• by Gerzel ( 240421 ) <> on Friday August 29, 2008 @10:14AM (#24794133) Journal

    Eh if so, then we'll just have to fix that with the next generation of probes. That's science for you.

    Learning comes more often from misses than hits as misses are far more common.

  • by blueg3 ( 192743 ) on Friday August 29, 2008 @10:31AM (#24794373)

    It seems more likely that an r^2 variation indicates that it's a field-like effect, which drops off as 1/r^2 (e.g., neutrino flux).

  • by Zenaku ( 821866 ) on Friday August 29, 2008 @10:31AM (#24794381)

    If I understood correctly, the variance in decay rate between Earth's aphelion and perihelion is .1%. Earth's distance from the sun doesn't change by that much in astronomical terms. If we see a .1% variation over that relatively small distance, how different would the rate be at 100AU, or half-way to the nearest star? How do we know that radioactive isotopes decay at all if you get them far enough away from a star?

    It's also not simply a matter of how long the power supply will last. Those generators work by converting the heat from each decay event into electricity, and if the rate of decay is less than it should be, then it will not produce continuous power.

    I'm not saying that it's definitely a problem, I just think this raises interesting questions.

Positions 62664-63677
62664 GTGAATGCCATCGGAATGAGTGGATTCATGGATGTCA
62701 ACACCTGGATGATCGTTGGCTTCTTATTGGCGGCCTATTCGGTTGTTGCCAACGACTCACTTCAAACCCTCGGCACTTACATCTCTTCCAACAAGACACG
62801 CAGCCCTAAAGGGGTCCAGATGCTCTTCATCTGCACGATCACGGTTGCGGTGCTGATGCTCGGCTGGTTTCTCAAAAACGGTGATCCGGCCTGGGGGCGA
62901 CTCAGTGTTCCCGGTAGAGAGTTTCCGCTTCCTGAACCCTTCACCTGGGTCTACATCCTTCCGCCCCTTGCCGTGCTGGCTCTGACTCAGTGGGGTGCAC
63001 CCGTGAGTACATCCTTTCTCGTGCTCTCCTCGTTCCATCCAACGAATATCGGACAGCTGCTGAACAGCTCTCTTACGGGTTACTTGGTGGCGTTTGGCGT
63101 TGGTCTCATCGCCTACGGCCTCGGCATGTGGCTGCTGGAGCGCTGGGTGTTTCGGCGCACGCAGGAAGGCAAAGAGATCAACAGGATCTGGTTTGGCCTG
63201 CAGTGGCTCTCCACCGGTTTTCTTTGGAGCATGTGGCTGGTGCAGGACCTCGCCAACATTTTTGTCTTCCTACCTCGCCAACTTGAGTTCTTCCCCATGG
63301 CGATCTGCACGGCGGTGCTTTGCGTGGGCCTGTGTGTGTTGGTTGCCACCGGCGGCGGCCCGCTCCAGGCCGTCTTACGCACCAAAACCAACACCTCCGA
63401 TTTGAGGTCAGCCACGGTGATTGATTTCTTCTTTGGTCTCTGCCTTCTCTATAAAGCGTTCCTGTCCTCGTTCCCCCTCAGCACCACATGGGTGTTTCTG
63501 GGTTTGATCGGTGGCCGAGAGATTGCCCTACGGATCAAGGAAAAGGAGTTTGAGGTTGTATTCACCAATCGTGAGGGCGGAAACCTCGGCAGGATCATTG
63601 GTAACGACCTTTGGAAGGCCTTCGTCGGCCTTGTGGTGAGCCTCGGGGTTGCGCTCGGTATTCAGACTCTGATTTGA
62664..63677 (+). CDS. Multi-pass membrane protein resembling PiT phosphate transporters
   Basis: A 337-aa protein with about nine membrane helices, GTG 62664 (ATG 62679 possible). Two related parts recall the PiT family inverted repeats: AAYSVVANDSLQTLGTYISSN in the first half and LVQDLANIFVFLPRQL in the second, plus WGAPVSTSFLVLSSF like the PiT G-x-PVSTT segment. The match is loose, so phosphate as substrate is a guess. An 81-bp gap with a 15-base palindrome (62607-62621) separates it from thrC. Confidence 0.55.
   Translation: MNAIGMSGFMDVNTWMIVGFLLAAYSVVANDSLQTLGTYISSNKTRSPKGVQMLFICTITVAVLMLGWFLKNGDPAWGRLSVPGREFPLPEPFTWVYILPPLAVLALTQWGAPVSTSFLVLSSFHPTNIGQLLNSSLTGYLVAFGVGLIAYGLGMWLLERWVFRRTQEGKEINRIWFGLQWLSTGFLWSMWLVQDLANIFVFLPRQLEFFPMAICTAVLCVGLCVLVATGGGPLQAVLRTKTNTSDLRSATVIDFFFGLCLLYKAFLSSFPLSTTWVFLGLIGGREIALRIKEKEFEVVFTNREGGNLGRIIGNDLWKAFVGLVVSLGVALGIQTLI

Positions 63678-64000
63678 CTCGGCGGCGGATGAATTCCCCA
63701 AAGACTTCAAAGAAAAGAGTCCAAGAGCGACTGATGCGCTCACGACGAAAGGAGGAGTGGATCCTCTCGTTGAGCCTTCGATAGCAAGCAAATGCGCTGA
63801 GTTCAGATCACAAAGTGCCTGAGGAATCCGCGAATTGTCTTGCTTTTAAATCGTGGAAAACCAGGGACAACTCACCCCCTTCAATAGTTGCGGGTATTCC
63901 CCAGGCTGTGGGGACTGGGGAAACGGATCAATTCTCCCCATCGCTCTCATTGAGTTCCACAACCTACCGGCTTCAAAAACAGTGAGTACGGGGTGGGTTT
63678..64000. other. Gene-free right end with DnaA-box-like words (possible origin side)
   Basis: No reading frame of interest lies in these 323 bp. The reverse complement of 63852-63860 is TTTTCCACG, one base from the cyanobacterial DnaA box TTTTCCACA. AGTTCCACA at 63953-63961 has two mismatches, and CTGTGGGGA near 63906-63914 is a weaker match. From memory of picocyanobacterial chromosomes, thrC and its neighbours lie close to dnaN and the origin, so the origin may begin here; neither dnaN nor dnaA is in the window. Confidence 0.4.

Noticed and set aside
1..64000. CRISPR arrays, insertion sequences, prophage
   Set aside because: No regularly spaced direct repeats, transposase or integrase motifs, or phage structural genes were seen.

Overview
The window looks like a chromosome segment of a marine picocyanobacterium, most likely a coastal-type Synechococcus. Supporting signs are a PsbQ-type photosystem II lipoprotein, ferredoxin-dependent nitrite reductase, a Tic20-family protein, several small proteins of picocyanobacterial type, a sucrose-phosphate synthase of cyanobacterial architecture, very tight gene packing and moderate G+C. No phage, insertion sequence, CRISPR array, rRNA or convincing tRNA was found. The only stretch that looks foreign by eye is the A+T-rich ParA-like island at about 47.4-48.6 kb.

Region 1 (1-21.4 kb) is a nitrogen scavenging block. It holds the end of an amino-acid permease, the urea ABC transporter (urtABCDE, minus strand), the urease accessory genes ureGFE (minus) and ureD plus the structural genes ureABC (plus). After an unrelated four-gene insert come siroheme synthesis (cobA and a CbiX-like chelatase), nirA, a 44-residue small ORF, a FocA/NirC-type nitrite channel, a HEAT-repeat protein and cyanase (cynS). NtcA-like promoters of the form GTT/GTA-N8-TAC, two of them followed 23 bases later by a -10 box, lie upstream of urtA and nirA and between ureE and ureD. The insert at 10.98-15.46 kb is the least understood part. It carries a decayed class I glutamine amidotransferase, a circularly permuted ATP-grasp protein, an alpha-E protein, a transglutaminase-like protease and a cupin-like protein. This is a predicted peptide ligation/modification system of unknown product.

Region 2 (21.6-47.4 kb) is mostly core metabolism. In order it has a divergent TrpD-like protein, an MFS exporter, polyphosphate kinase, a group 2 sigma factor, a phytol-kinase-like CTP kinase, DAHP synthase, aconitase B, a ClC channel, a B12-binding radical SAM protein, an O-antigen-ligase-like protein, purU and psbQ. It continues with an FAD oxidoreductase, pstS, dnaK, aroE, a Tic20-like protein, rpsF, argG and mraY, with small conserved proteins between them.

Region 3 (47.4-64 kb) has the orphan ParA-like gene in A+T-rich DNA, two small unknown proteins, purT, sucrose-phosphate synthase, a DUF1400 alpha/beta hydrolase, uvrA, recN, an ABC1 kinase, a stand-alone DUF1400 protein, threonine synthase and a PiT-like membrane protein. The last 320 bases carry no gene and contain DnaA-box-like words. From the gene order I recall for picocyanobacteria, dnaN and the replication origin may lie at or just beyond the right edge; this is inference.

• by jschen ( 1249578 ) on Friday August 29, 2008 @10:34AM (#24794433)
    The Voyagers was the first thing that came to my mind, too. If the rate of radioactive decay is dependent on neutrino flux from the sun, then shouldn't their RTGs have long since gone dead as the rate of decay slowed (due to increasing distance), rather than maintaining better performance than originally anticipated (due to better performance of the thermocouple than anticipated)? (NASA link []) Given that both spacecraft are alive and well out past the heliosphere, I think we can safely conclude that the rate of decay of the plutonium onboard is not meaningfully influenced by solar neutrino flux.
  • by mooboy ( 191903 ) on Friday August 29, 2008 @10:38AM (#24794497)

    So our yellow sun... ...really can give Superman his powers!!!

  • Re:Carbon Dating (Score:4, Insightful)

    by kestasjk ( 933987 ) on Friday August 29, 2008 @11:12AM (#24795113) Homepage
    It's still a depressing thought though. You can just imagine the Bible literalists latching onto this as a way to dismiss evidence based on radioactive decay.
  • by Yvanhoe ( 564877 ) on Friday August 29, 2008 @11:20AM (#24795243) Journal